Nearly two years after the disaster, poor Haiyan survivors have yet to be permanently resettled and social services remain sorely lacking across the affected region. https://www.youtube.com/watch?v=Sxt-mxQ4WyQ

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Aerial view: Russell Watkins/Department for International Development.

“Climate change experts predict that the Philippines will always remain vulnerable to typhoons as destructive as Haiyan. Our aim is to help the people of Eastern Visayas prepare for this so-called ‘new normal’,” IAWRT Philippine chapter president Jola Diones-Mamangun said.

“A community station is the most viable solution to the lack of a sustained and dedicated mass communication platform to help the survivors to rise up from this disaster and prepare for the next,” Mamangun added.

Unlike existing commercial radio stations in Eastern Visayas, the community radio station will be non-profit and will be dedicated to helping marginalized sectors recover from Haiyan’s devastation.

IAWRT’s International Board recently approved a grant funded by Norad through FOKUS for the establishment of a mobile disaster response and rehabilitation community radio station in Haiyan-affected areas.

edited“Aside from being community-owned, this station shall have the capacity to be mobile. It means we can transport all its equipment to an area within the region which is being threatened or is suffering from another disaster and return to Tacloban City after,” Mamangun said.

The workshop in Tacloban is the first in a series of activities aimed to train its first group of broadcasters. It included discussions on the state of the Philippine mass media as well as the need for more community radio stations to serve women and other vulnerable sectors of society. Writing for radio, interviewing, reporting, the broadcast clock, and on-air presence were re included in the workshop.

Diones-Mamangun, IAWRT Philippine Chapter treasurer May Macapobre and member Marvie Matura conducted the workshop, along with Eastern Vista (a local non-profit media group) and Kodao Productions’ radio director, Raymund Villanueva .

“What makes this project groundbreaking is the fact that women are leading its establishment and women shall occupy executive positions in its management,” Macapobre said.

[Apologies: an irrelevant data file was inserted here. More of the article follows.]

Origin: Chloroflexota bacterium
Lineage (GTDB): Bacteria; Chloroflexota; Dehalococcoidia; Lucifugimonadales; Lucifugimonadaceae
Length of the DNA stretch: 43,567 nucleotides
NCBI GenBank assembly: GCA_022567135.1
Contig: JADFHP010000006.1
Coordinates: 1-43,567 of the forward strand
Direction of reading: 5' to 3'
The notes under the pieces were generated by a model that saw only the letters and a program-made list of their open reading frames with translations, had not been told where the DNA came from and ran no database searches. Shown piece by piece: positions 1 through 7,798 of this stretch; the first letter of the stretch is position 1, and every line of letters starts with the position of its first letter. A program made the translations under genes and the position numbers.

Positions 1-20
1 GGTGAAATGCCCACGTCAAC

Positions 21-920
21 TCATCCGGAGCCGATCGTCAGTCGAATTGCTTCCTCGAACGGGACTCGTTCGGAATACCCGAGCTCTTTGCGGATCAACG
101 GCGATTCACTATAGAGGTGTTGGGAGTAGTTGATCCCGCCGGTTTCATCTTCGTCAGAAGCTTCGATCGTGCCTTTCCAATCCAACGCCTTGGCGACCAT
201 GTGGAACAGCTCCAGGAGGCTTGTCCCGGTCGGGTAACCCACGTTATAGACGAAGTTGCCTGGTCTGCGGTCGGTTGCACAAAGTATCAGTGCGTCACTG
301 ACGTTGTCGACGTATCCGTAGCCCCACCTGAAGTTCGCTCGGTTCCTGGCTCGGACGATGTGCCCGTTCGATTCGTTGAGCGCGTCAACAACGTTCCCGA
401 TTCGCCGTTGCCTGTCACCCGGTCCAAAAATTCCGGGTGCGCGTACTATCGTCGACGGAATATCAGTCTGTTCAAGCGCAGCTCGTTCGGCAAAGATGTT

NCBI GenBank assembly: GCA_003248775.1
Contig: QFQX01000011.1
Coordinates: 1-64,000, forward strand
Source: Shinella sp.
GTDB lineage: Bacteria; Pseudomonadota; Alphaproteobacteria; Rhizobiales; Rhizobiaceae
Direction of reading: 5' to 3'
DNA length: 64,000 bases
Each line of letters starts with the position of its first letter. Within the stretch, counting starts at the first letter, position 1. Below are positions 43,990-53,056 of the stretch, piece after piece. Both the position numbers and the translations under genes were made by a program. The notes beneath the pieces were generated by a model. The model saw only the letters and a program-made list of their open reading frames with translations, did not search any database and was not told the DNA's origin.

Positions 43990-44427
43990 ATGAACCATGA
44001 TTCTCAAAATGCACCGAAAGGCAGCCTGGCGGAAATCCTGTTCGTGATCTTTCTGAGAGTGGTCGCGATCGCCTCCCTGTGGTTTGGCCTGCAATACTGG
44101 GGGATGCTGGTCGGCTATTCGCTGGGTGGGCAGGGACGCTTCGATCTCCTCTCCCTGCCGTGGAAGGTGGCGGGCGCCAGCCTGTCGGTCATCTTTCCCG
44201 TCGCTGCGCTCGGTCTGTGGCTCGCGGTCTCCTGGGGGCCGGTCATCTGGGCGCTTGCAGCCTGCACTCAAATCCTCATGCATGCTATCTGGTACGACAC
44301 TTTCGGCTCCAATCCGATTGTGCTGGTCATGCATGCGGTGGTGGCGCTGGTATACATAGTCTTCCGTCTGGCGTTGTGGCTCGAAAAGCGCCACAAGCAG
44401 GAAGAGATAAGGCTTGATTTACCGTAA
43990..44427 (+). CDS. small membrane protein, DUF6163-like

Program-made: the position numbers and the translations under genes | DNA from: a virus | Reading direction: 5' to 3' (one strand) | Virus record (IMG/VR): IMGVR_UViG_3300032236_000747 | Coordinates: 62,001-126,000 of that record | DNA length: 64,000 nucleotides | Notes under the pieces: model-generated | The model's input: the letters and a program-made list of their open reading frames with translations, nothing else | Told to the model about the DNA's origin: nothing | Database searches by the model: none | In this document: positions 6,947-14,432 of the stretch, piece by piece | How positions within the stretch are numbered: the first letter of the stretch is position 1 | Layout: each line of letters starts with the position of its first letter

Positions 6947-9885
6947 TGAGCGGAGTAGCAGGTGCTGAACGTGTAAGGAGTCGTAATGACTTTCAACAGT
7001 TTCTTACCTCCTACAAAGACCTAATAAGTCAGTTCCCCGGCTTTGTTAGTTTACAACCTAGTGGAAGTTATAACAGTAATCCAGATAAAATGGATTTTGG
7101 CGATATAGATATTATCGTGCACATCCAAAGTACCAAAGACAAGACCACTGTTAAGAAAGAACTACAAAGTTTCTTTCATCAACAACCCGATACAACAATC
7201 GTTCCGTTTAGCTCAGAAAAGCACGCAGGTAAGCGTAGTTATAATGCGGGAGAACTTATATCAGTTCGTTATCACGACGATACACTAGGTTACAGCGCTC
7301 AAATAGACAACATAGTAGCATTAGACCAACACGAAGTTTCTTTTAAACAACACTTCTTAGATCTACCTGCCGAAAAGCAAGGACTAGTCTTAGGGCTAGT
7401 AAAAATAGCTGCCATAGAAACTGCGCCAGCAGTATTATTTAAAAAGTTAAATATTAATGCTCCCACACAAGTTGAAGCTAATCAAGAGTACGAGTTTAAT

Women leaders from the peasant,* fisher folks, urban poor, academe and the church are being invited to form the radio station’s local board, while women candidates are being interviewed to be its first station manager. The workshop was attended by women and men from all those groups.

“There have been emergency radio stations put up after Haiyan, but they were dependent on the presence of foreign disaster response and humanitarian organizations. Now that their interventions are over, those stations stopped broadcasting. What we need is sustainability and that is only possible if the people own the station,” Macapobre said.

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Front L-R: Nora de Verra, Lourdes Lacerna, Marissa Cabaljao, Jola Diones-Mamangun, Frenchie Mae Cumpio , Janet Darantinao, Marvie Matura and May Macapobre Back: Raymund Villanueva, Michael Jay Advincula, Kelvin Tomzon, Joven Montubig, Frank Falguera, Dean Lacandazo, Mario Sabelgas, Rev. Cesar Tumandao and Jebri Gil

But climate change is real and the best way to prepare the people to meet the challenges of recovery and preparation for more disasters ahead is an education tool in the form of their community radio station, she explained. IAWRT Philippines shall conduct another workshop in late October and hopes to initiate the station’s test broadcast in December.

* In the Philippines, particularly among the democratic sectors, “peasant” is a badge of honor. It means belonging to the largest sector as well as the main force for social transformation.

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Photo: (L-R) Lourdes Lacerna , Nora de Verra, , Marissa Cabaljao, Jola Diones-Mamangun, May Macapobre, Lourdes Lacerna , Frenchie Mae Cumpio , Marvie Matura and Janet Darantinao